|Elimination half-life||9-14 hours|
|Chemical and physical data|
|Molar mass||310.186 g/mol g·mol−1|
|3D model (JSmol)|
Brofaromine (proposed brand name Consonar) is a reversible inhibitor of monoamine oxidase A (RIMA) discovered by Ciba-Geigy. The compound was primarily researched in the treatment of depression and anxiety but its development was dropped before it was brought to market.
Brofaromine also acts as a serotonin reuptake inhibitor, and its dual pharmacologic effects offered promise in the treatment of a wide spectrum of depressed patients while producing less severe anticholinergic side effects in comparison with older standard drugs like the tricyclic antidepressants.
Brofaromine is a reversible inhibitor of monoamine oxidase A (RIMA, a type of monoamine oxidase inhibitor (MAOI)) and acts on epinephrine (adrenaline), norepinephrine (noradrenaline), serotonin, and dopamine. Unlike standard MAOIs, possible side effects do not include cardiovascular complications (hypertension) with encephalopathy, liver toxicity or hyperthermia.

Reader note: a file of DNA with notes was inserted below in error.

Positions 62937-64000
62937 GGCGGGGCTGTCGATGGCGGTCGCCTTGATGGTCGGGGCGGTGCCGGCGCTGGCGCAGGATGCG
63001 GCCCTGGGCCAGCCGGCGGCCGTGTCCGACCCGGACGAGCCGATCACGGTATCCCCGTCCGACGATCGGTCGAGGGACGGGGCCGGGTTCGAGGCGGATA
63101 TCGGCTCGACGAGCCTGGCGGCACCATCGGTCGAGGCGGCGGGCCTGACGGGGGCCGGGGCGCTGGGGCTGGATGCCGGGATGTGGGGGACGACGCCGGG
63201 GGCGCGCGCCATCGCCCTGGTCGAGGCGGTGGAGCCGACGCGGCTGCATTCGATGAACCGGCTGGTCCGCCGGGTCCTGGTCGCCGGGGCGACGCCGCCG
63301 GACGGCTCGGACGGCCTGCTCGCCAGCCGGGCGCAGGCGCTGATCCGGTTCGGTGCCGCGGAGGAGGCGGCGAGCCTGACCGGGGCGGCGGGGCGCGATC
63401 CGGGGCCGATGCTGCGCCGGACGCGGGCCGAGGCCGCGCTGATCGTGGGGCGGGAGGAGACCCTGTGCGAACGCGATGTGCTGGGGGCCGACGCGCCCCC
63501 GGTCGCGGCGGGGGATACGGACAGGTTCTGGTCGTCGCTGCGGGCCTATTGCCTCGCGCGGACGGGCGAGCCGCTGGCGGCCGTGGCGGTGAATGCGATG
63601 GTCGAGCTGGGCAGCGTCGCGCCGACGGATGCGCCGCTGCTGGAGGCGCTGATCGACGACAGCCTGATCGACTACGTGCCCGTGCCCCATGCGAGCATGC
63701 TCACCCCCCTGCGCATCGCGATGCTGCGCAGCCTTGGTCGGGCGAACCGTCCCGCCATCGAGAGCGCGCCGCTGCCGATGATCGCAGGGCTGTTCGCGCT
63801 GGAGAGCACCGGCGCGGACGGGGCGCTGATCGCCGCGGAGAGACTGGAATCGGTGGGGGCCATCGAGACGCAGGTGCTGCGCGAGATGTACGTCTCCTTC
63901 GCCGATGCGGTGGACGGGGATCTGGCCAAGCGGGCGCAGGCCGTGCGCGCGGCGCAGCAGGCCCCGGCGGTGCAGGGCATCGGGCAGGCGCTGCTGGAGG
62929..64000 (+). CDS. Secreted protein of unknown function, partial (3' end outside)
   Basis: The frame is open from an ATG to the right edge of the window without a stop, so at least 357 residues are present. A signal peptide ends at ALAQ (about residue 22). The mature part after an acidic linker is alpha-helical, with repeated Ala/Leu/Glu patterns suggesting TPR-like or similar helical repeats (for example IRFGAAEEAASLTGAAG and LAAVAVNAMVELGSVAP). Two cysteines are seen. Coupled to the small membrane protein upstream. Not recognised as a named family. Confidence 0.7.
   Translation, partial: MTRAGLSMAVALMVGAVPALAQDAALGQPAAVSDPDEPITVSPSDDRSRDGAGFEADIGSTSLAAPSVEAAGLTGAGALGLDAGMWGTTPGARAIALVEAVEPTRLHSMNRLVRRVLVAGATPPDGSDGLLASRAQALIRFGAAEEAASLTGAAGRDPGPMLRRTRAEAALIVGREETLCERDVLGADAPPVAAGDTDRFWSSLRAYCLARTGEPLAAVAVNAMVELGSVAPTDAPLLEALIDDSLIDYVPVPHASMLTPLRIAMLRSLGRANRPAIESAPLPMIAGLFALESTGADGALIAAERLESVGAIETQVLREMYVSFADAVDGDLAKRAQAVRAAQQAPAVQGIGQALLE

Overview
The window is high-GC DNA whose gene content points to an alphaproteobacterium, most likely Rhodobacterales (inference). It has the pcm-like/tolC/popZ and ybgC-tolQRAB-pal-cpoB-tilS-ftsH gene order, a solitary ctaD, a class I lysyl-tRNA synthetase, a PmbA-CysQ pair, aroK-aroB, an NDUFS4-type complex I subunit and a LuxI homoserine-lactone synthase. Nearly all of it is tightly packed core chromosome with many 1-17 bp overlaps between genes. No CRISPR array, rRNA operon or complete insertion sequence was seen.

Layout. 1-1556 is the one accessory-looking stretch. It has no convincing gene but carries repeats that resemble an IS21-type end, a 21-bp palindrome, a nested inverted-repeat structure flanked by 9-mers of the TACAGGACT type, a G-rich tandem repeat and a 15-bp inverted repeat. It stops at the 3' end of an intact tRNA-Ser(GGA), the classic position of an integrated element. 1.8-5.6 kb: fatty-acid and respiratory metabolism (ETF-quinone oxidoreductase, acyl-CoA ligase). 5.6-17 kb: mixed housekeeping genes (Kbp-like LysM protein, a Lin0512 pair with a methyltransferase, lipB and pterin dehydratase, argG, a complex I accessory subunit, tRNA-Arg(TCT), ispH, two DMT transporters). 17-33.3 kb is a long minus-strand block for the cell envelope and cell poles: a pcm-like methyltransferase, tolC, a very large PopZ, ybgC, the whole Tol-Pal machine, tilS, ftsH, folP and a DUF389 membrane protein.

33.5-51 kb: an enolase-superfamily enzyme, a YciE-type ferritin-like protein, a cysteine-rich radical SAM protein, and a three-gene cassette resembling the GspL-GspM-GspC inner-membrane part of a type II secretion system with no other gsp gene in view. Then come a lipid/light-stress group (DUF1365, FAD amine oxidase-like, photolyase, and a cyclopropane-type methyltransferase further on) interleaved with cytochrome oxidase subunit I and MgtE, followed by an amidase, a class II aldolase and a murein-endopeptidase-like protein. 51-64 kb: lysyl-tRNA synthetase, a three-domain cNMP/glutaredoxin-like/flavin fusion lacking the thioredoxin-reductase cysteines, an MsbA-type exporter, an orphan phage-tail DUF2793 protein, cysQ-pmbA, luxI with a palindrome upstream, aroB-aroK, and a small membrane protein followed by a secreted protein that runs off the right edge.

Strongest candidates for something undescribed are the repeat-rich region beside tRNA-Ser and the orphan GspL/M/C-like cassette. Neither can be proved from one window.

- US Patent 4210655
- Lotufo-Neto F, Trivedi M, Thase ME (1999). "Meta-analysis of the reversible inhibitors of monoamine oxidase type A moclobemide and brofaromine for the treatment of depression". Neuropsychopharmacology. 20 (3): 226–47. doi:10.1016/S0893-133X(98)00075-X. PMID 10063483. Free full text
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